New Year's resolutions were tougher for me this year than in the past. Early this month, I started to lose my cheery grip after several days of the out with the old, in with the new chatter.
I wanted to be positive in 2012. Or you know, "keep sweet" as the off-shoot Mormon fundamentalist polygamists apparently say.
Don't get me wrong, I have nothing against Jan. 1, new beginnings or Mormons. I watch Sister Wives, well, religiously. But it got to be a bit much very early on.
I went to a friend's small house party on New Year' Eve. She's great and she likes to do that go-around-the-circle thing where everyone shares their hopes and dreams for the next year. I made a beeline for the washroom and stayed there for what I thought was a long, long time.
But when I came back, the circle was waiting.
"What are your hopes and dreams for 2012, Karen," the hostess asked. "Bob [name changed] here was just saying he hopes his company sends him on an all expense-paid trip to Prague, Paris and Portugal to check on their offices there."
"Well," I began, eyeing a butter tart, "I've always wanted to be a gymnast."
Mild laughter ensued, more polite than anything really.
The circle hovered expectantly.
"Well, OK. I hope to not have to live on the street with all of my belongings in a shopping cart."
"Ha," said the hostess of the party finally.
I wolfed down a butter tart and mouth full, announced that I was only joking. "Back to Cranium!" I said, noting too late that I'd managed to spit crumbs onto the game board.
Seriously though, as much as it tortures me to admit it, I am middle-aged. Or near middle-aged. I mean people are easily living to 92 these days.
In September, I was laid off from my ESL teaching position, a job I'd held for more than seven years. It had been a rather great place to be for six of those years. The pay was great, there were benefits, my co-workers were fun, all the usual things that make working for a living not horrible.
The last 15 months or so were filled with drama that I probably can't go into-suffice to say that the ownership of the school changed hands three times; salaries were cut twice and benefits taken away. Student numbers dropped dramatically resulting in more than a few teachers and administrative staff being laid off. Why I didn't look for other work during those 15 months is anyone's guess-magical thinking and denial is what I've come up with.
And fear-of the unknown, the difficult economy and really great 22-year-old graduate student writers.
The fear hounds me somewhat as I begin my fifth month of unemployment. I've been teaching ESL for 12 years and decided to take this layoff as a chance to switch back to a writing career, something I had done a long time ago. When I was in my 20s, I'd been a journalist in small town Alberta and later freelanced in Vancouver. I've never stopped writing; fiction, creative non-fiction and various blogs that developed a loyal fan base of about six, not including my parents.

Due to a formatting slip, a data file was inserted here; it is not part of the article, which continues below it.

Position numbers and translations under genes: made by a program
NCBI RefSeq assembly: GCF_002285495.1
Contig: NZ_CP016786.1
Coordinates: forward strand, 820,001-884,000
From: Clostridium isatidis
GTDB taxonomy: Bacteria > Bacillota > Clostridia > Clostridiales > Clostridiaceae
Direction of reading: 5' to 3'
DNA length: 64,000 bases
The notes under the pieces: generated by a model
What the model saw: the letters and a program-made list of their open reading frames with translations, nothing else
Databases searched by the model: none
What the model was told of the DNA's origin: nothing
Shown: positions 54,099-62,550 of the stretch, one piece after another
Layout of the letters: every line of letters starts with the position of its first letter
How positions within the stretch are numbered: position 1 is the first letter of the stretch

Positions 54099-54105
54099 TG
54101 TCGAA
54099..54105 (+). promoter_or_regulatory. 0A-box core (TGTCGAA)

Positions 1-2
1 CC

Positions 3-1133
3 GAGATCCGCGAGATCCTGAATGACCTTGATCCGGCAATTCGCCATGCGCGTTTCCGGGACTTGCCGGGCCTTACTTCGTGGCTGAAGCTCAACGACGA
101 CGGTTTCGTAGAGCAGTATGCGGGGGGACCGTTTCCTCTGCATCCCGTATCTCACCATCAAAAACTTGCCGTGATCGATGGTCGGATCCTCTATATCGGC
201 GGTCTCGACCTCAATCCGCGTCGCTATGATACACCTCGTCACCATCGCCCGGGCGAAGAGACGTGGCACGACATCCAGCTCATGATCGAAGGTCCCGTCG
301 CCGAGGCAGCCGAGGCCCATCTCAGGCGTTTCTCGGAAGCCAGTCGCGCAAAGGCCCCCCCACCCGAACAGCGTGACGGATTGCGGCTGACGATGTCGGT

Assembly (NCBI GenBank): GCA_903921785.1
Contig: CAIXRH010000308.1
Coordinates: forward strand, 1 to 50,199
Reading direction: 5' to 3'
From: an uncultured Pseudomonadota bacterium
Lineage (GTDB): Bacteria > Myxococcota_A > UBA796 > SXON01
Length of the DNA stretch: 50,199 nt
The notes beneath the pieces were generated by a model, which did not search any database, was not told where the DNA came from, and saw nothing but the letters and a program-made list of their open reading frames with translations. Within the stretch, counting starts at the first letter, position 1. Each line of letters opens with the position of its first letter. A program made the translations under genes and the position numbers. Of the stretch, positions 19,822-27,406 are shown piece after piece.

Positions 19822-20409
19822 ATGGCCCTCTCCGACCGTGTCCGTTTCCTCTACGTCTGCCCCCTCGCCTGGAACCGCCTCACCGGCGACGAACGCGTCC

I don't necessarily want to return to journalism or know that I even could, but I have been hoping to get into a communications job-marketing, technical writing, communications coordinator, that kind of thing.
But my, my, oh my my my and finally my, hasn't the world changed since the last time I was out of work. Seems that despite my vast (if I do say so myself) communications experience, my resumes and cover letters are entering what can only be called the black hole of cyberspace. From talking to several other unemployed folks, I'm not alone in this experience.
"Of course," say those in the know, "It is all and only ever ever ever about networking. Go network. Go link up."
So I joined LinkedIn.
"You have ONLY 19 connections?" noted an employment counsellor friend of mine. I hung my head in shame.
"You must network all the time," he continued. On a side note, the sad irony is that since British Columbia is dramatically changing how it delivers employment services programs effective March 31, he may also be out of work soon.
Network, you say. Network. You know, it's all about who you know.
But, I protest, I don't know anybody. Well, I mean I know people. I know ESL teachers, a physics professor, a single mother who works on the Downtown Eastside, a church minister, some retired people, my sister, my 15-year-old niece, my parents, the guy who works at the magazine store in Kitsilano. But I don't, you know, know people.
Join an association, someone suggests.
I take heed. One Tuesday evening I headed over to the Vancouver branch of the Society for Technical Communications. The first time was free. Otherwise, I have to pay rather a lot.
Ditto the International Association of Business Communicators (IABC), although I don't think they have the one free meeting option. I did attend one of their Toastmasters meetings which was not too bad but between the speeches and evaluations, I wasn't clear when the networking was to begin. And Toastmasters like everything else except riding transit on New Year's Eve evening, is not free. And the thing is, I don't have an income.
My employment insurance recently ran out and I have re-applied based on what I worked in 2011. But since massive layoffs at Service Canada were recently announced and the time for a call back from a Service Canada agent increased from 48 hours to five days or more, I have no clear idea when or if I'll be hearing back, never mind getting an actual EI payment.
So I know about the vital lifeblood that is networking, which the latest edition of "What Color is Your Parachute" also emphasizes.
Uh huh. Yeah. As a commenter on my job search blog questioned (of course I have a job search blog at www.jobsearchinginvancouver.wordpress.com), should we just call up random businesses and ask people to lunch? And if so, I wonder, would they mind eating at McDonalds?
This is not so easy, this mid-life job search. But all in all, I am trying to keep sweet.
Karen Segal is a Vancouver freelance writer.